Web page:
Most of the crowds I've been with at any Buca di Beppo would probably have encouraged that, especially if he or she could be persuaded to take the glass dome off the Pope so we could "decorate" him. I couldn't love these for their food - though it's okay - but mercy! What a great place to misbehave! So I frankly wouldn't care if the server sat down in my lap. But, see, BdB is a Theme Party, not a restaurant.

                                                                3. re: janniecooks

                                                                  I've had it happen at Hooters and Outback.

                                                                4. I draw the line when the server follows me out to my car.

                                                                  1 Reply
                                                                  1. re: beevod

                                                                    I've had servers do that, but only if you were running out on the bill!

                                                                  2. I've never been confronted with a sitting waiter, which is good because it even makes me grind my teeth when the server calls my 78-year-old aunt and me "you guys." I'm apparently not in the generation these places are targeting. If only my aunt didn't want to go!

                                                                    1 Reply
                                                                    1. re: Terrie H.

                                                                      Ditto on the 'you guys'. I am most certainly (and obviously) NOT a guy!

                                                                    2. more often than not, I don't need a server to become overly familiar, but I've had it happen when I've been likewise playfully engaging with him/her. i certainly don't want every server to sit down at my table. but if it's done in a joking, playful manner, when I've made it clear we're having an informal moment, i am not offended.

                                                                      but if i've made it clear to management that it was not welcome, the manager should apologize, even if that is their "training" ritual.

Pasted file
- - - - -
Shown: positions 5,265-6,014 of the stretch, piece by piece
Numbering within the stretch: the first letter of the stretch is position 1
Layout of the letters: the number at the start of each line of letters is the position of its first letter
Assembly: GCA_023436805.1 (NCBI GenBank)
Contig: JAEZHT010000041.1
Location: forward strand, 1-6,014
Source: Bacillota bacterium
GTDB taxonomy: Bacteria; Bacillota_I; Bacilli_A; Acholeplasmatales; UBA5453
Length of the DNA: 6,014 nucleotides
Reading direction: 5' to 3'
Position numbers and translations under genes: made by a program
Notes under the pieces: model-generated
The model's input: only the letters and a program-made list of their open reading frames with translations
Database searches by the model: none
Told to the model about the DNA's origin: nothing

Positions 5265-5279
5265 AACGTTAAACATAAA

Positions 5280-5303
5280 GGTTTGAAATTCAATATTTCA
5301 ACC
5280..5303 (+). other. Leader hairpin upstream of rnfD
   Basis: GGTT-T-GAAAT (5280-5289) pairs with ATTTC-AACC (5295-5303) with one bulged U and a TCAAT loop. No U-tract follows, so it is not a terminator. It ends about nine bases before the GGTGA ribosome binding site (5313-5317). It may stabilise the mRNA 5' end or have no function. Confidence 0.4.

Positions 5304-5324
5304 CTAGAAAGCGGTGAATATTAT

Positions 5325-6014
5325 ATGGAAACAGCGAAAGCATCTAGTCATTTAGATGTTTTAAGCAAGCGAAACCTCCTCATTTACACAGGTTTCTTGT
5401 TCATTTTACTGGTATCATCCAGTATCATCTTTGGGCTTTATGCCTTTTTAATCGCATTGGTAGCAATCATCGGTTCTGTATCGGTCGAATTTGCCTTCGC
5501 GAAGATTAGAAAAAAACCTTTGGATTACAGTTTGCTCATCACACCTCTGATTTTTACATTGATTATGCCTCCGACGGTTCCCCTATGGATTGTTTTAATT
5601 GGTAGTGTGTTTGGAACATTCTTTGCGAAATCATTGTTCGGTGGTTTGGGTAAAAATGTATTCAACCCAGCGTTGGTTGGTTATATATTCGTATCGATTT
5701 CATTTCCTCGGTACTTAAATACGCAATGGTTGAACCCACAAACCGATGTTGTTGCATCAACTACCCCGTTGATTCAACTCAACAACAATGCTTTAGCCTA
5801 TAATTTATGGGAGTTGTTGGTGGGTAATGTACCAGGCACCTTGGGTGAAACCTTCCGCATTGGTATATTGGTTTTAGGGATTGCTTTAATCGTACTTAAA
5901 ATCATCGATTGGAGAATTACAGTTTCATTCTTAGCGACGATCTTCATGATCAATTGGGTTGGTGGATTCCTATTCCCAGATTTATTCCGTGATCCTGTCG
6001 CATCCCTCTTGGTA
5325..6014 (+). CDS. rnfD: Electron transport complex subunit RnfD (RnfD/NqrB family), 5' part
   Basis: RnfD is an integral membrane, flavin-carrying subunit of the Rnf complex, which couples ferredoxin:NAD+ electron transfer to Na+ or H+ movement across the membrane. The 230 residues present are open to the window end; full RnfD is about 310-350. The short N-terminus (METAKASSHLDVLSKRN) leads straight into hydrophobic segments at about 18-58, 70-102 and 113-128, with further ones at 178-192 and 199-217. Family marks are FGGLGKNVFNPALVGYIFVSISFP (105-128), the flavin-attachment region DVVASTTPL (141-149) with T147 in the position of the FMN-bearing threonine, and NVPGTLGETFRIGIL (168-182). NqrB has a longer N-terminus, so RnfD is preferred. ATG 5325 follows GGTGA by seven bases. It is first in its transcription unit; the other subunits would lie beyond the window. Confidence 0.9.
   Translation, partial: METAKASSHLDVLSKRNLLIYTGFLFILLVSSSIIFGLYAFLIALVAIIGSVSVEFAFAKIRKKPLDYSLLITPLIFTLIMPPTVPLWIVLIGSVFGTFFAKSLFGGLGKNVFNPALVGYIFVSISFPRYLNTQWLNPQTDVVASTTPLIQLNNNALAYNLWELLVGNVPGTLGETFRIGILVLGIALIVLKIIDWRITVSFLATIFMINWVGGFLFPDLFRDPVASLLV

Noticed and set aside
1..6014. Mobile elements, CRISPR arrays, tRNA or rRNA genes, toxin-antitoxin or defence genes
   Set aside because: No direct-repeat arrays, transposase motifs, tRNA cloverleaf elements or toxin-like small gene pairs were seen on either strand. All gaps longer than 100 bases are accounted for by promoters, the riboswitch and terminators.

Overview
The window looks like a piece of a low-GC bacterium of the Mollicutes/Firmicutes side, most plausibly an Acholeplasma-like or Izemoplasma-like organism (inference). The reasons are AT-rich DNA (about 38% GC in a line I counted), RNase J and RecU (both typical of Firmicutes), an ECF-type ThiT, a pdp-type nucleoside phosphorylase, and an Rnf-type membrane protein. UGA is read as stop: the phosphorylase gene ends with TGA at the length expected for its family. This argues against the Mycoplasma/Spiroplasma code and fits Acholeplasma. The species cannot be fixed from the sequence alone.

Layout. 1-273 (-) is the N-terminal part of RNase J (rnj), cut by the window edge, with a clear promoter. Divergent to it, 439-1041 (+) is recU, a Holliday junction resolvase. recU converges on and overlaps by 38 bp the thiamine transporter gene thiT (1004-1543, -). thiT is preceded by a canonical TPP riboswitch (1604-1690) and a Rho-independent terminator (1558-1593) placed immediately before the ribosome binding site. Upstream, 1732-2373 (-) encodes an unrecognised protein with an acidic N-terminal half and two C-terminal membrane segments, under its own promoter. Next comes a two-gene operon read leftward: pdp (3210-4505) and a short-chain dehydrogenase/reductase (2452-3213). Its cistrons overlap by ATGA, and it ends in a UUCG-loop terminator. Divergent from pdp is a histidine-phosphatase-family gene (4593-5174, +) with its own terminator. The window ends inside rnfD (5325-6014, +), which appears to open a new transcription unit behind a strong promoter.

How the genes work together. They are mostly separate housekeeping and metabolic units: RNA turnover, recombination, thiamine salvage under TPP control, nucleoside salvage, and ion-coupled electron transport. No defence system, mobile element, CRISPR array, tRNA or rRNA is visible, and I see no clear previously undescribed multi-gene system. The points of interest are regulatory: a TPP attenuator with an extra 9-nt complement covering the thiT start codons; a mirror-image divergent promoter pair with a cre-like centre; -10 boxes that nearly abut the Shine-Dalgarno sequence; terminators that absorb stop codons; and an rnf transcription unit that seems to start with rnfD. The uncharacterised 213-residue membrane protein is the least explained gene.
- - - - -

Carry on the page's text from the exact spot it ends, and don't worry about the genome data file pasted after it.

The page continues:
1. I have never encountered such, unless I have dined many times with that server, and then, they are "almost family." Otherwise, never have seen it.


                                                                        1. Know before you go. We're all internet savy here. It doesn't take much to google or yelp a restaurant to find out if there are any "quirks", or even call the restaurant to find out its policy. So, for example, it's your birthday and you don't want to have a sombrero foisted upon your head while the waitstaff serenade you, you'll know not to go to Don Pablo's.

                                                                          You have to remember that the server is doing their job as they were trained. As a patron, you have the choice of staying or leaving; however, with today's economy, the server, unfortunately, probably does not have that luxury.

                                                                          I have been to restaurants where the server sits at the table, pulls up a chair to the table, kneels at the table to take the order, where the host escorts me by the elbow to the table, and where the owner/manager places a hand on my shoulder when asking about the meal and service. Yes, there are times when I am not in the mood for familiarity. Rather than complain, I simply let my server know that I although I appreciate their efforts, I would prefer to just order and eat my meal uninterupted. I've never had a problem.

                                                                          What does irritate me, though, is not having the table cleared between courses and not having the table crumbed before dessert at "white tablecloth" restaurants.

                                                                          24 Replies
                                                                          1. re: Vidute

                                                                            "Know before you go. We're all internet savy here. It doesn't take much to google or yelp ...

                                                                            I have been to restaurants where the server sits at the table, pulls up a chair to the table, kneels at the table to take the order, where the host escorts me by the elbow to the table, and where the owner/manager places a hand on my shoulder when asking about the meal and service..."

                                                                            Most of what you listed in the 2nd paragraph above is unlikely to be found easily by yelping or googling a restaurant. And why is the onus on the diner to determine these things beforehand anyway ?

                                                                            1. re: DagingKuda

                                                                              "And why is the onus on the diner to determine these things beforehand anyway ?"